UPDATE @5:20p.m.:

The National Weather Service is reporting that a strong thunderstorm will affect southern Mercer County through 5:45 p.m. Storm hazards include winds to 40 mph, according to the NWS.

UPDATE @438p.m.

Our team of Storm Center 7 meteorologists are closely watching a cell near Muncie, Ind., that is moving northeast toward Mercer County.

"Once that passes by the far northwest, it is possible we see very little in terms of strong to severe storms or heavy rain until the cold front approaches later this evening," said Storm Center 7 Chief Meteorologist Jamie Simpson. "By that time storms with the cold front will be much weaker after sunset."

UPDATE @4p.m.

A tornado watch remains in place through 9 p.m. for all but Clark, Greene, Warren and Clinton counties.

A flash flood watch is now in effect through 8 a.m. Thursday for the entire region.

The rest of today, there will be ongoing showers and thunderstorms across the northern Miami Valley, Storm Center 7 Chief Meteorologist Jamie Simpson said. There will be very little thunder and lightning, which means the threat of hail is small to nonexistent.

"There have been a few severe thunderstorm warnings in Indiana north and northeast of Indianapolis due to individual cells moving at 55 mph. Gusts to 60 mph are possible with these, and they will first impact the far northwest Miami Valley by 5 p.m.," Simpson said.

The batch of showers and storms is well ahead of the cold front, so the damaging wind threat might be over around 8 or 9 p.m. at the latest, he said.

An expected break between the rain early this evening and later tonight around midnight with the cold front should lessen the flood threat. The combination of that, plus soil that can handle 2 inches of rain means any flooding should be isolated.

"Gradually, rain tapers down overnight as we drop from the 70s this evening to the 60s by morning," he said.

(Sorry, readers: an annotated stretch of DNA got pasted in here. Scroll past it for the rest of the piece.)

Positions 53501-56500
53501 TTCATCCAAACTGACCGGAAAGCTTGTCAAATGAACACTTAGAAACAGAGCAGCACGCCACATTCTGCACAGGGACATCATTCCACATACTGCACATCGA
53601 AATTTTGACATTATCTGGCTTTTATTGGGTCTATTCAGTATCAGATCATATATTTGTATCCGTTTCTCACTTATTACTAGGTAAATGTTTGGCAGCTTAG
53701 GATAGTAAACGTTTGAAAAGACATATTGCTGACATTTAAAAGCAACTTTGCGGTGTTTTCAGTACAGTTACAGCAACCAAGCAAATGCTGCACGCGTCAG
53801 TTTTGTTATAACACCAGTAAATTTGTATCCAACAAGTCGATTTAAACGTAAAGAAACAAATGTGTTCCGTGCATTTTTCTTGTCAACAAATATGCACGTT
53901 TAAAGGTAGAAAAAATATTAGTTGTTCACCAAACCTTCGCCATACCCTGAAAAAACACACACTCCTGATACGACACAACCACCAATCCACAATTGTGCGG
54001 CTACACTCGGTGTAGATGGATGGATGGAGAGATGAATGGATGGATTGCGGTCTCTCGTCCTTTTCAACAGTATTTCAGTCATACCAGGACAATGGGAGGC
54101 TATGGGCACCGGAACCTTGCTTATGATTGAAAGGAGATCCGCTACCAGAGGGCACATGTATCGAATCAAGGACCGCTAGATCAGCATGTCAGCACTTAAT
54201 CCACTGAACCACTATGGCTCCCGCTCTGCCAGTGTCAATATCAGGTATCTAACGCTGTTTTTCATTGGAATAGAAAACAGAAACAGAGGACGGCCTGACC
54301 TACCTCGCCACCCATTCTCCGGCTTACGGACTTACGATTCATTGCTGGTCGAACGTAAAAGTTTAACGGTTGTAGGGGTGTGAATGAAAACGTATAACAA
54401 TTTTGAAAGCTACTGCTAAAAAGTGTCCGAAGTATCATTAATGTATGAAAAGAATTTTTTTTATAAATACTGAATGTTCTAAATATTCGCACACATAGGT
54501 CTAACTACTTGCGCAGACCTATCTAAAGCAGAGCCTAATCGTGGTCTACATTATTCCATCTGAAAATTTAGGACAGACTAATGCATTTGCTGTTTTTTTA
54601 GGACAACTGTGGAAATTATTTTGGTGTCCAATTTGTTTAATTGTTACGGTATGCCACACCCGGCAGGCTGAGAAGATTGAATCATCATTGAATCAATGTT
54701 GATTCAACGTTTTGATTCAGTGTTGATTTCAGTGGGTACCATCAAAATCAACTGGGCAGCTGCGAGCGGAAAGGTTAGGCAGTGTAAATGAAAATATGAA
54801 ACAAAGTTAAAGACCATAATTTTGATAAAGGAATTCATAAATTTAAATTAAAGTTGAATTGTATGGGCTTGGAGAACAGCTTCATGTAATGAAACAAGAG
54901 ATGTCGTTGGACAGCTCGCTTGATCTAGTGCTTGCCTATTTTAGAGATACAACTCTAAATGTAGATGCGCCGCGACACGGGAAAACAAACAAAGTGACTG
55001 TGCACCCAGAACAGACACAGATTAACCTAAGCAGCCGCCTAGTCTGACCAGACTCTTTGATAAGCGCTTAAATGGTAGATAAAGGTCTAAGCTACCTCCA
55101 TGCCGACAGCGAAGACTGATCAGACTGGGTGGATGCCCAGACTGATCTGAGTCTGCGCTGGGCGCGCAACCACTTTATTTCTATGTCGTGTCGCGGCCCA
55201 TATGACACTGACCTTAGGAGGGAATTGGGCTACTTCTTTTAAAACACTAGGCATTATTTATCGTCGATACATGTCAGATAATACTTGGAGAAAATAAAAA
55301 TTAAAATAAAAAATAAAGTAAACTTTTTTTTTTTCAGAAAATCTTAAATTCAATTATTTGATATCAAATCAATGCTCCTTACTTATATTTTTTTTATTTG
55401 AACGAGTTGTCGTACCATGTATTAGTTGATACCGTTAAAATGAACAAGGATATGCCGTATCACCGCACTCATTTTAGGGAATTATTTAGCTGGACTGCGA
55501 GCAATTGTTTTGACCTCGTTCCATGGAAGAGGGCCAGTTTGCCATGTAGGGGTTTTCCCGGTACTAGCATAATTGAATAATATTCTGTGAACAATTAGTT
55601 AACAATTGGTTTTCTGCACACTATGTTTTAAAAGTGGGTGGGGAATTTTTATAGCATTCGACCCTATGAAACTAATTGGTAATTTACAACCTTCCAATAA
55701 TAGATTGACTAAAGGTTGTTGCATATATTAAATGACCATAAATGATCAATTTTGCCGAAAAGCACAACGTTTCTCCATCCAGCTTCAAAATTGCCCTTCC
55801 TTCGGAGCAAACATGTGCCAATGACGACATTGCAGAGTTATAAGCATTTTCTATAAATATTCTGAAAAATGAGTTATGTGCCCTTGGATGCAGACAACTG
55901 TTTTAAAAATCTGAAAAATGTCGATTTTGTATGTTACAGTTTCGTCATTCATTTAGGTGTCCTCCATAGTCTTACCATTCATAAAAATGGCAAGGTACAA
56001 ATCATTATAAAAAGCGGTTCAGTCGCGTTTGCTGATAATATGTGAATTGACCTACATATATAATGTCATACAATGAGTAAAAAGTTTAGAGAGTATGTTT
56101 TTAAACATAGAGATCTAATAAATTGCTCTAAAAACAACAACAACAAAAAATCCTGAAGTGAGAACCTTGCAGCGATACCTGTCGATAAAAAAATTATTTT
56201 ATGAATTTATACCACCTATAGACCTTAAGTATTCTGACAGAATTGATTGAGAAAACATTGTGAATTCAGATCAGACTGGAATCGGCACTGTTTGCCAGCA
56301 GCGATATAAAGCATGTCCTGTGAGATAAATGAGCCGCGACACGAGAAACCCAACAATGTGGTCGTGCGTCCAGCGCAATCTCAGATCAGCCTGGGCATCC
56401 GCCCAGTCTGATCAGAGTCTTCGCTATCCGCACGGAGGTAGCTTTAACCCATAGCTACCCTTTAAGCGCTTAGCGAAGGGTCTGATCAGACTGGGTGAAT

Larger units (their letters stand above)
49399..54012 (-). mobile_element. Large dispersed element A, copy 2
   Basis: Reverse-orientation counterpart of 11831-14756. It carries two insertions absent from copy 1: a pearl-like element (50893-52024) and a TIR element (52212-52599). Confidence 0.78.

UPDATE @2p.m.

The National Weather Service has issued a Tornado Watch in effect until 9 p.m. for Shelby, Auglaize, Montgomery, Butler, Logan, Preble, Darke and Mercer counties in Ohio and Randolph County in Indiana.


A flash flood watch goes into effect this afternoon through 8 a.m. tomorrow, according to the National Weather Service.

The watch is for Mercer, Auglaize, Darke, Shelby, Logan, Miami, Champaign, Clark, Preble, Montgomery, Greene, Butler and Warren counties, and parts of Indiana, including Richmond.

The NWS said multiple waves of showers and thunderstorms will bring the potential for heavy rain that could cause flash flooding.

A line of showers and storms will slowly intensify northwest late this afternoon and work through the area into the evening, said Storm Center 7 Meteorologist Rich Wirdzek.

"At the onset, some higher wind gusts could reach damaging speeds," he said.

Flash flooding will also be a concern as several hours of rain will be possible in many areas due to the slow movement of the rain.

"The rain should slowly work southeast of the area during the very early hours tomorrow, allowing for a drying trend before the morning commute starts," Wirdzek said.

Highs today will be in the mid-80s.

Thursday: Some late day sun is expected, with highs only reaching close to 70 degrees.

Friday: Highs will only hit in the upper-60s.